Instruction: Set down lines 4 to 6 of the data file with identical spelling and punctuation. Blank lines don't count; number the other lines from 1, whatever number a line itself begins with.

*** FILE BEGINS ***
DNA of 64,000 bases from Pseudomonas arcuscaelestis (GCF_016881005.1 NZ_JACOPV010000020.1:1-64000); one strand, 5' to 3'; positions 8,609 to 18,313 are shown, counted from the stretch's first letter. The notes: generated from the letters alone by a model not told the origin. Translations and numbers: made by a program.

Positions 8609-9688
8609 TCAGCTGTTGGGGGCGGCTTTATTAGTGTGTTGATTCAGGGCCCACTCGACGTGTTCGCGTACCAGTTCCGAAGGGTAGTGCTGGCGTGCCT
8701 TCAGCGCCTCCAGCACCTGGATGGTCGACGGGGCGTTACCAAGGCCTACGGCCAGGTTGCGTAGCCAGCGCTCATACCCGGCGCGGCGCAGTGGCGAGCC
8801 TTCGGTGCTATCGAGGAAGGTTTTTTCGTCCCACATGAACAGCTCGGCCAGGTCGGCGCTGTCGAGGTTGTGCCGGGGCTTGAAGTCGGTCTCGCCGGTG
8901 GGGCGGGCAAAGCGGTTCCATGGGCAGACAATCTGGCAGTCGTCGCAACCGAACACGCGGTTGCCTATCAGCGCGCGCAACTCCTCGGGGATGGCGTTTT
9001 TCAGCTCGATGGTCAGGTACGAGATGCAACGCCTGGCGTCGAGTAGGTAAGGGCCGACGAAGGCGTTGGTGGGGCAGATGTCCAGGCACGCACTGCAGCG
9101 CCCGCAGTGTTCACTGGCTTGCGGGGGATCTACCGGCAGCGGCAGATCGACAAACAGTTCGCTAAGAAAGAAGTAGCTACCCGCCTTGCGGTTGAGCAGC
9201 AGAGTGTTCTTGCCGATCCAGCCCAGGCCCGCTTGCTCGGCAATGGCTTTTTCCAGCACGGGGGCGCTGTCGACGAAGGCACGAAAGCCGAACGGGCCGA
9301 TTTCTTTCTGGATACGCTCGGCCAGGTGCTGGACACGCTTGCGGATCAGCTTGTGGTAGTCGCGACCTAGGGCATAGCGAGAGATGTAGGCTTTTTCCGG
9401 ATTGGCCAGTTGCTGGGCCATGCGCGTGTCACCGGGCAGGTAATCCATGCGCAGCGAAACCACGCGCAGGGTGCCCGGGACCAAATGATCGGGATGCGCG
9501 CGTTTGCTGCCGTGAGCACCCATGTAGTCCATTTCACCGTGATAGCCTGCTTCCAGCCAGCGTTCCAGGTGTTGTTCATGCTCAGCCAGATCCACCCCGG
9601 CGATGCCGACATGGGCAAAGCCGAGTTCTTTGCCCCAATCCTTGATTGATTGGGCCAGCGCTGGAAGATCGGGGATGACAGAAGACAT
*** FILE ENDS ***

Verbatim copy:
8701 TCAGCGCCTCCAGCACCTGGATGGTCGACGGGGCGTTACCAAGGCCTACGGCCAGGTTGCGTAGCCAGCGCTCATACCCGGCGCGGCGCAGTGGCGAGCC
8801 TTCGGTGCTATCGAGGAAGGTTTTTTCGTCCCACATGAACAGCTCGGCCAGGTCGGCGCTGTCGAGGTTGTGCCGGGGCTTGAAGTCGGTCTCGCCGGTG
8901 GGGCGGGCAAAGCGGTTCCATGGGCAGACAATCTGGCAGTCGTCGCAACCGAACACGCGGTTGCCTATCAGCGCGCGCAACTCCTCGGGGATGGCGTTTT